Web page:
Female labour also failed to have much impact on male attitudes towards women’s capabilities. The law of July 3, 1915 did give paternal authority to married woman for the duration of the hostilities, if it was impossible for the husband to be contacted to give his approval. However, this was done out of necessity, and hardly hints at a significant change in attitudes. In any case, the soldiers at the front continued to offer instruction to those back home. As Baconnier, Minet and Soler note: 

Dans la majorité des cas, leur intervention se limite à des conseils, mais parfois ils exercent un véritable contrôle de ce qui est fait en leur absence, demandent des comptes rendus, envoient des ordres et gèrent directement comme par le passé les affaires familiales malgré les difficultés dues à la situation. 

They conclude that 

les hommes acceptent mal de voir les femmes empiéter sur leur domaine. Et de loin, ils essaient de conserver le contrôle des affaires en les traitant en mineures incapables et irresponsables.5 

While it was practically impossible for the work of women to be controlled by soldiers hundreds of miles away, that many sought to do so is indicative of the resilience of ideas of female incapacity with regard to operating in certain areas.The presence of many women amongst the strikers of 1917 came as a surprise to the authorities and syndicalists alike.  When there was discontent amongst the female personnel at the Dolle-Chaurey factory, due to low wages compared to other factories, the police attributed it to malign male influence: “il semble que cet état d’esprit soit la conséquence évidente de la propagande faite recemment par les ouvriers mobilisés …” When the police reported on similar complaints amongst male workers their claims were usually examined closely to see if they were justified.  In Anjou, the perception that some men were profiting from the family allocation without working prompted action from the state: “C’est au point que le préfet inquiet invite les maires à rechercher les réfugiés adultes hommes qui touchent l’allocation et qui refusent le travail.”  It was clearly not considered a significant problem for women to claim the allocation while refusing to work. 

The wider scope of employment available to women during the war did not end the division between “men’s work” and “women’s work”. Certain areas of employment could move from one category to the other as the qualities and aptitudes that they were believed to require changed, but possession of those aptitudes was held to arise from traditional gendered stereotypes. Significant sections of the French economy had already begun a modernisation process in the years before the war, and the efforts to maximise productivity during the conflict often hastened this. This modernisation  often involved a move away from skilled artisanal work towards unskilled and semi-skilled factory work. In the context of this modernisation, debates over female labour during the war are inseparable from the debates over skill that preceded and postdated the war.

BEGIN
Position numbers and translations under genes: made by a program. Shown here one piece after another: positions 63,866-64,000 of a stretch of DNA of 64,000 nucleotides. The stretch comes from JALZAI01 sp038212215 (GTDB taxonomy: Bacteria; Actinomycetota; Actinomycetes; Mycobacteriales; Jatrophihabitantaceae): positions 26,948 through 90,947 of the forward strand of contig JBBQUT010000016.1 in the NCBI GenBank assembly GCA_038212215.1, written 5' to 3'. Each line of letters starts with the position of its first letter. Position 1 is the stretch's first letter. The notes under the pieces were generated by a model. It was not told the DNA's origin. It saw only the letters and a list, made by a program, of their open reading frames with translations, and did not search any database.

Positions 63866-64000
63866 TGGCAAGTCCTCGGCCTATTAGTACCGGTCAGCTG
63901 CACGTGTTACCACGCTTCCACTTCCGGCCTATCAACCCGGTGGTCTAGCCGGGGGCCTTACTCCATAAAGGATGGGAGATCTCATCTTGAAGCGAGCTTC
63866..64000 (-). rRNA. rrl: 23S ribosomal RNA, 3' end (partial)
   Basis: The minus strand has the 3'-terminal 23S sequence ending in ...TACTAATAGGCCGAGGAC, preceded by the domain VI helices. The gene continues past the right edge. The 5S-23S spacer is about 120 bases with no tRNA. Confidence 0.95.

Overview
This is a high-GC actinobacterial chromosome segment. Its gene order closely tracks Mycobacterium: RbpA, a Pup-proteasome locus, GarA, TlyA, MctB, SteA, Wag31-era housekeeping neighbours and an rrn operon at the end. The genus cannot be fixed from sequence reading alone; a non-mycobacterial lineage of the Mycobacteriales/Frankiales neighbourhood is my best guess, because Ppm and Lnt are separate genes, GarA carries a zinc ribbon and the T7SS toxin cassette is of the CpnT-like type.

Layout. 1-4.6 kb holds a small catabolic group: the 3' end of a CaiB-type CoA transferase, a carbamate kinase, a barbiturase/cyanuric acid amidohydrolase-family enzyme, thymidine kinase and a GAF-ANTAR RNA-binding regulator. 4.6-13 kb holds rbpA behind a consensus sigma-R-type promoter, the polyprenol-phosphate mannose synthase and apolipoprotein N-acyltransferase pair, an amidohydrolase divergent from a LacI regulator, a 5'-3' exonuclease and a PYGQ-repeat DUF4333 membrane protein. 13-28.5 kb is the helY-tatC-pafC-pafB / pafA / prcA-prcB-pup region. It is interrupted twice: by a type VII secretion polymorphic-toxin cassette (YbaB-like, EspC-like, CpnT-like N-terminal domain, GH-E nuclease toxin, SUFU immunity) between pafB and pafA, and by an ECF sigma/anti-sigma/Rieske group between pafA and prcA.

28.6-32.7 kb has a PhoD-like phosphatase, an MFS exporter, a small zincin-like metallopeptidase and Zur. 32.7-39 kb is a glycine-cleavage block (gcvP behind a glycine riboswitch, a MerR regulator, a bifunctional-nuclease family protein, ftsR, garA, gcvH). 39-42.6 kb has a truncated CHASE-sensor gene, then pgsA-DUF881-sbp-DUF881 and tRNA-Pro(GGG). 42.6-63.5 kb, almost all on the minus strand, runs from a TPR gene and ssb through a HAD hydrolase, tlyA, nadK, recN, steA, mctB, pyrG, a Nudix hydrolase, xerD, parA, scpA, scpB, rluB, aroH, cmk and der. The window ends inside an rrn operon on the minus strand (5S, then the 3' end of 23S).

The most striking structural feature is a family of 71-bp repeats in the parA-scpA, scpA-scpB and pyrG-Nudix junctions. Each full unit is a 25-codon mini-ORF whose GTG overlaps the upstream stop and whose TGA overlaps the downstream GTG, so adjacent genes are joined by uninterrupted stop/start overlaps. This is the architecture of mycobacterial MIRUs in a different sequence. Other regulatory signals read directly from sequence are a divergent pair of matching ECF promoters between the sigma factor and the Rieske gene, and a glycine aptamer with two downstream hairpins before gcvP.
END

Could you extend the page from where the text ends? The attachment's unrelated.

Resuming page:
(Dubious) statistical breakdown of male work during war

The very concept of skilled work was a gendered concept with women’s working qualities being broadly perceived as corresponding with unskilled or semi-skilled work, while (French) men had the capacity for skilled work. This coexisted with a discourse that sought to understand female labour outside the home as an extension of womens homemaking skills. 

For La Dépêche female abilities included an ability to do simple, repetetive work and to be calm under pressure, but not work that was complicated or physically demanding. It described the factory work that women were believed to be capable of as primarily work that was purely mechanical “qui consistent en mouvement toujours les mêmes et indéfiniment répétés.” They could also be given work that was more varied but not more complicated work, with less mechanisation involved. 

Enfin au dernier se placeraient des travaux qui exigent, non pas plus force et d’adresse, mais plus de sang-froid et de décision calme: le type est en action électrique ou hydraulique qui, de haut d’une passerelle, par le simple pression d’un bouton, met on branle les blocs de fer rouge destinés à passer entre les cylindres d’un laminoir.